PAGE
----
Blake Christian

Top 10 Corporate New Year’s Resolutions

How corporate and public accounting tax departments can improve their efficiency and effectiveness.

January 24, 2008
by Blake Christian, CPA/MBT

With the start of the New Year, the majority of business owners adopt a variety of personal and business New Year’s resolutions.

While technology and compliance systems have improved many tax departments, there are still numerous areas where the corporate tax director, and/or public accounting tax departments can improve the systems used for both tax planning and tax compliance.

Many of these improved systems are already needed by publicly-traded companies in order to comply with FIN 48, FAS 109 and other areas. However, all companies and public accounting firms will add significant value to their tax departments by focusing on maximizing tax reporting systems and re-evaluating all tax savings opportunities.

Following are 10 areas where we can all improve the efficiency and effectiveness of our corporate or public accounting tax departments.

  1. Review your tax accounting methods, including income and expense recognition policies, depreciation methods and consider requesting a change in accounting method to the extent this will decrease your overall tax burden.

  1. Review and consider modifying your chart of accounts in order to improve identification and tracking of your M-1 (Book vs. Tax) items throughout the year — particularly quarterly for estimated tax purposes. For example, break out your meal and entertainment expenses from travel expenses, break out shareholder life insurance, medical insurance and loans payable/receivable, state tax payments, etc.

  1. Enhance your depreciation software in order to track tax depreciation amounts including your “regular,” AMT and alternative depreciation methods for federal and state.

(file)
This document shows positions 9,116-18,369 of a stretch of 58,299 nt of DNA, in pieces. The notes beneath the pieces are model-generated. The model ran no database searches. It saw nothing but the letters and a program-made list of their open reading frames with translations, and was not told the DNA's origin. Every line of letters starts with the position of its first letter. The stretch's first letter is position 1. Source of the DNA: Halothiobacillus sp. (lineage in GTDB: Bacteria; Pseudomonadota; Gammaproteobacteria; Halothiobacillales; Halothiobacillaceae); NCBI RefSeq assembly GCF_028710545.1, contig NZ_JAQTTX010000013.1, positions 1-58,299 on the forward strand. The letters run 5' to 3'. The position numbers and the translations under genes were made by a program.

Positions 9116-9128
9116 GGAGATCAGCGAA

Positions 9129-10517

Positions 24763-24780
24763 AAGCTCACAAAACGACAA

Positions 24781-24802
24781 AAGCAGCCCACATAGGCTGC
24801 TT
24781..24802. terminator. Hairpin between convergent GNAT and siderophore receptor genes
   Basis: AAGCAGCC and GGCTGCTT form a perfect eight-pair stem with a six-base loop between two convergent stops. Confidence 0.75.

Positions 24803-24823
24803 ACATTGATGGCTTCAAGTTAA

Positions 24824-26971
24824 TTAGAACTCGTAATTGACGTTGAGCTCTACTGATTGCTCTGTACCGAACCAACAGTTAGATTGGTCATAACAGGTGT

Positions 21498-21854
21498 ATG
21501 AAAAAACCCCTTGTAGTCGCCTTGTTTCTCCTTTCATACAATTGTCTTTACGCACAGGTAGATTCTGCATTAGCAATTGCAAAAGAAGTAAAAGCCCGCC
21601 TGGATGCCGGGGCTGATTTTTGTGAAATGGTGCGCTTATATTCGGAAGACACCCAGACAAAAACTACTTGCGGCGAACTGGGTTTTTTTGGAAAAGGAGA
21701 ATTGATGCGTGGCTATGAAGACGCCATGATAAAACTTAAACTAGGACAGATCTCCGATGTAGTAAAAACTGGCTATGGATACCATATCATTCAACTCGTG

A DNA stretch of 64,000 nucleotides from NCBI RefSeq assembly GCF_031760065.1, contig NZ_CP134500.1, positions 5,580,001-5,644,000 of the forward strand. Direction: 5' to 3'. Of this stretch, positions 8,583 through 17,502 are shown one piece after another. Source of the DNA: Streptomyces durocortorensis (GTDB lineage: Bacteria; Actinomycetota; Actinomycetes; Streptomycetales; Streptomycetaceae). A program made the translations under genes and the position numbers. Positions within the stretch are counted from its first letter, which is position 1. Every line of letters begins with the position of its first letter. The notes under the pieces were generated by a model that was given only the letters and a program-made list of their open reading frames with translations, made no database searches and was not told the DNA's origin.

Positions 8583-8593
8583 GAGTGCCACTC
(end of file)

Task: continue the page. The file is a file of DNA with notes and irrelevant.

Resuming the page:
1. Review your state nexus, legal structure, and local regulations in order to determine your state and local filing requirements to avoid back taxes, penalties and interest. States are increasing their aggressiveness in forcing taxpayers to file.

  1. Evaluate notes and accounts payable/receivable to/from shareholders, officers, directors and other related parties in order to ensure they are properly structured to meet the tax and legal rules to avoid additional imputed income, tax withholding and other tax issues associated with such arrangements.

  1. Analyze C Corp Earnings & Profits (E&P) and S Corp Accumulated Adjustments Account (AAA) for purposes of evaluating the most cost-effective method of distributing historical earnings, on a tax-free or taxable basis, particularly in light of the 15 percent federal dividend income rates through 2010.

  1. Review your overall business entity structure in order to maximize tax basis on future sales and loss flow-through from S Corps, LLCs, Partnerships, etc. You may also consider evaluating your entity structure from an expansion/contraction/exit standpoint and in order to minimize your overall state tax burden.

  1. Consider all federal and state tax incentives available — regardless of the location of your business — including Research & Development (up to 13%), Work Opportunity Tax Credits ($2,400 to $4,800), and pollution and energy conservation credits (up to 80%) related to infrastructure expenditures.

  1. Consider availability of all Location-Based Incentive Credits, including state Enterprise Zones (41 states), federal Empowerment Zones, Renewal Community, Indian Tribal and Rural Renewal County tax incentives for existing, and potential expansion, locations. There are over 8,000 major state and federal tax incentive zones and approximately 20 percent of business locations throughout the country are eligible for hiring tax credits, equipment credits, property tax reductions and/or other negotiated economic incentives.

  1. Review your sales and use tax, city license taxes and real and personal property tax obligations carefully, including critical payment dates, which can trigger significant penalties. These state and local taxes can generate significant tax obligations whether you are generating profits or losses.

By addressing these common issues early in the year, your organization’s tax planning and compliance can be more efficient and effective while materially improving your bottom line and your clients’.

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Blake Christian, CPA/MBT, is a Tax Partner in the Long Beach Office of Holthouse, Carlin & Van Trigt, LLP and is Co-Founder of National Tax Credit Group, LLC.